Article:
Topic: Idea Epiphany
To begin a new chapter, a recap highlighting the state of the website at the beginning of 2014 is shown below:
To most people (non-entrepreneurs) the notion of someone taking a proactive approach to control their career through entrepreneurship is a laughable feat. For the most part they don’t take you seriously, especially if you mention that you are on a break from that entrepreneurship goal. Sometimes life happens, or your product fails and you simply need to take some time to get your life back on track or change your business strategy. All entrepreneurs have to go through this stage of judgement from people; only the strong ones can pass with an even stronger conviction than before to show up the haters.
My story of new idea developments for my website continued for weeks on end. I had to identify my problems and figure out a way to counteract each one with a new product feature or marketing solution. The main issues that I had could be summed up in these two questions, “How can I distinguish myself from social networks like Facebook & Linkedin?” & “How can I make my website more addictive while improving customer retention?”
To answer these questions, I had to back track to the functions of my product. I still felt the idea and solutions were validated, but I still needed a better way to sell it to individuals. My pitch is my initial selling line of attack to convince users to engage my product. The pitch that I was using for Colluide seemed to be too lengthy, yet stifling the full potential of the overall college recruiting social network to be. I wanted to keep it general with the phrase “connection between colleges and students” to give users an idea of the niche that it’s aimed at.
However, there was the lacking addictive component that I needed to make my website undeniably more fun to use. I further analyzed different startups and businesses to see their main flashy feature that continues to drive users. A prime example was Facebook, their website wasn’t the most original, but still innovative and had an open market at the time. While it took a while to build users, it continued to add new features to captivate people. In looking at that example, I realized that I had to add at least one feature that would captivate users while having relevance to the overall product’s functionality. It may sound simple in hindsight to apply this level of critical thinking to solve issues. Having a step by step mentality is the best way to gain clarity on the actual issue, this process is known as gaining full product awareness.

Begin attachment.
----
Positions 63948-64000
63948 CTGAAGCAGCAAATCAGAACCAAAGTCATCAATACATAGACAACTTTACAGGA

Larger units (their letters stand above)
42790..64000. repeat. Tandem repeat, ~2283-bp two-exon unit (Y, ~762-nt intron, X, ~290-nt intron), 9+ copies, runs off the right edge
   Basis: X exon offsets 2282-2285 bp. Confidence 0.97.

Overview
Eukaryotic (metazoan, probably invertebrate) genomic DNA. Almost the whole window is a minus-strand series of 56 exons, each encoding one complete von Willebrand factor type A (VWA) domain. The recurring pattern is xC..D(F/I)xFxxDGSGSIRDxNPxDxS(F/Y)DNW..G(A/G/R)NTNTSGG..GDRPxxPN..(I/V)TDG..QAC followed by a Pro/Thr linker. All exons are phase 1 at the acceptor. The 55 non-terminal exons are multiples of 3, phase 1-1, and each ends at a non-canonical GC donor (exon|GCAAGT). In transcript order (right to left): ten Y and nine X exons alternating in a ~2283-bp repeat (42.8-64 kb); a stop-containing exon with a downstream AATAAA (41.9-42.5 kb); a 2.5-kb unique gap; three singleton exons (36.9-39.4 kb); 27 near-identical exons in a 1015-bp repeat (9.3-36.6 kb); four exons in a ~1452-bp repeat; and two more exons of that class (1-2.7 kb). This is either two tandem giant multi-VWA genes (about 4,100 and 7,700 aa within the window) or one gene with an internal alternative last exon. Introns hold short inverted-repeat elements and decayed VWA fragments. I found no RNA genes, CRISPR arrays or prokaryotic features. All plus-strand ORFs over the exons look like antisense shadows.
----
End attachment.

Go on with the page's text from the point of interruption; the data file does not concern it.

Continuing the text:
I took some time to think about the education industry, since schools were the prime target markets. The problem being solved and an ideal solution had to be fun to use yet highly beneficial. Slowly and surely I came up with an idea that embraced the school nature, had originality, and a myriad of addictive product feature possibilities. Grading as a feature is the physical embodiment of college/university results and could provide great opportunities to manifest in my product. Furthermore, it was a great way to measure academic aptitude in a way different than the GPA. Plus, it was a distinguishing feature of my product and tied my website and pitch together in the nature of college. All I needed to do was figure out the most practical and addictive way to incorporate it in the website. Incidentally, I was a GPA calculating specialist since that was my main duty working as a student assistant in college. Funny how everything has a way of coming full circle.